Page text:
The Roberts view was called into question in the 1960s, however, when the Court seemed to leave the issue open,1448 and when a majority endorsed an opinion by Justice Black asserting his own narrower view of speech rights in public places.1449 Later decisions restated and quoted the Roberts language from Hague, and that is now the position of the Court.1450 Public streets and parks,1451 including those adjacent to courthouses1452 and foreign embassies,1453 as well as public libraries1454 and the grounds of legislative bodies,1455 are open to public demonstrations, although the uses to which public areas are dedicated may shape the range of permissible expression and conduct that may occur there.1456 Moreover, not all public properties are public forums. “[T]he First Amendment does not guarantee access to property simply because it is owned or controlled by the government.”1457 “The crucial question is whether the manner of expression is basically compatible with the normal activity of a particular place at a particular time.”1458 Thus, by the nature of the use to which the property is put or by tradition, some sites are simply not as open for expression as streets and parks are.1459 But if government does open non-traditional forums for expressive activities, it may not discriminate on the basis of content or viewpoint in according access.1460 The Court, however, remains divided with respect to the reach of the public forum doctrine.1461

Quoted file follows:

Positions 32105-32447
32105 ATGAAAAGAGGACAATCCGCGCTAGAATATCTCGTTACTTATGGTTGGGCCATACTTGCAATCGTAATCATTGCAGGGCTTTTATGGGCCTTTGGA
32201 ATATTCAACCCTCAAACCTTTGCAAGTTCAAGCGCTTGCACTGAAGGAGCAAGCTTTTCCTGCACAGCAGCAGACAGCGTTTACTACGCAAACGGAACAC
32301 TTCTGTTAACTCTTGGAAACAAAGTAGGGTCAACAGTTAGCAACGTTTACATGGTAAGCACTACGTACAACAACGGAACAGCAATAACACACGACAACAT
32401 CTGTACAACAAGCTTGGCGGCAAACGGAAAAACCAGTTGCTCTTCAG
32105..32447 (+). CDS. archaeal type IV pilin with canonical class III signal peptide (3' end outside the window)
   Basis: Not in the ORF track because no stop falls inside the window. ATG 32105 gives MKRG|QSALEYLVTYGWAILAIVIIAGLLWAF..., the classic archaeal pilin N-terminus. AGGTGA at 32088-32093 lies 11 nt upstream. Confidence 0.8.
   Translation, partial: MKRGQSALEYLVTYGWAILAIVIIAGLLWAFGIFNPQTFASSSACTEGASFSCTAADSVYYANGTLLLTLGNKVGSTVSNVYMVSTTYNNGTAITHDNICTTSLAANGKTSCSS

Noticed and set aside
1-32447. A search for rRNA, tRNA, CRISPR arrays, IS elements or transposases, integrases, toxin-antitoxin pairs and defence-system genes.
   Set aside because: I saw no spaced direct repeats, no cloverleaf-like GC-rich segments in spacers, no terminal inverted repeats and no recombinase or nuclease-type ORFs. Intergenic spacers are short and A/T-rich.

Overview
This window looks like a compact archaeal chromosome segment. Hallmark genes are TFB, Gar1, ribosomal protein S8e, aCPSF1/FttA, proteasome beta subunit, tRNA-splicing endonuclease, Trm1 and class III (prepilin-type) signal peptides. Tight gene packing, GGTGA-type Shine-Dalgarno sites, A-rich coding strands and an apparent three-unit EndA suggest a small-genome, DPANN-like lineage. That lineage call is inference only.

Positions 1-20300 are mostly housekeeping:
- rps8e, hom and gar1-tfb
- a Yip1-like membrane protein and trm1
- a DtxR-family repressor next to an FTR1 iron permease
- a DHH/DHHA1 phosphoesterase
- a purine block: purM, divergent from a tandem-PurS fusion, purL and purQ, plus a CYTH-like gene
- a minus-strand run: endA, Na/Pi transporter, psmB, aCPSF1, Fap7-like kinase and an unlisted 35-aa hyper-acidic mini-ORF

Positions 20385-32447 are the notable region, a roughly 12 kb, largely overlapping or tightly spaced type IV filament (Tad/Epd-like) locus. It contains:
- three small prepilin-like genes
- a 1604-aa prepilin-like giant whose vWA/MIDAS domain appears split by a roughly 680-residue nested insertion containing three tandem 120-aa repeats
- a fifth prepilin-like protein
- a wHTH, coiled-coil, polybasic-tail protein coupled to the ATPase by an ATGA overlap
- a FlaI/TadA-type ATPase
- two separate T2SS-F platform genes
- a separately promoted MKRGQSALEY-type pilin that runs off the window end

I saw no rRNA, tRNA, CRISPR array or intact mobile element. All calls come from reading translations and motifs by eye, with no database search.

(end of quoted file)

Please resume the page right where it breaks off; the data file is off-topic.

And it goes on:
Speech in public forums is subject to time, place, and manner regulations that take into account such matters as control of traffic in the streets, the scheduling of two meetings or demonstrations at the same time and place, the preventing of blockages of building entrances, and the like.1462 Such regulations are closely scrutinized in order to protect free expression, and, to be valid, must be justified without reference to the content or subject matter of speech,1463 must serve a significant governmental interest,1464 and must leave open ample alternative channels for communication of the information.1465 The Court has written that a time, place, or manner regulation “must be narrowly tailored to serve the government’s legitimate, content-neutral interests but that it need not be the least restrictive or least intrusive means of doing so. Rather, the requirement of narrow tailoring is satisfied . . . [s]o long as the means chosen are not substantially broader than necessary to achieve the government’s interest . . . .”1466 A content-neutral time, place, and manner regulation of the use of a public forum must also “contain adequate standards to guide the official’s decision and render it subject to effective judicial review.”1467 Unlike a content-based licensing scheme, however, it need not “adhere to the procedural requirements set forth in Freedman.”1468 These requirements include that the “burden of proving that the film [or other speech] is unprotected expression must rest on the censor,” and that the censor must, “within a specified brief period, either issue a license or go to court to restrain showing the film. Any restraint imposed in advance of a final judicial determination on the merits must similarly be limited to preservation of the status quo for the shortest fixed period compatible with sound judicial resolution.”1469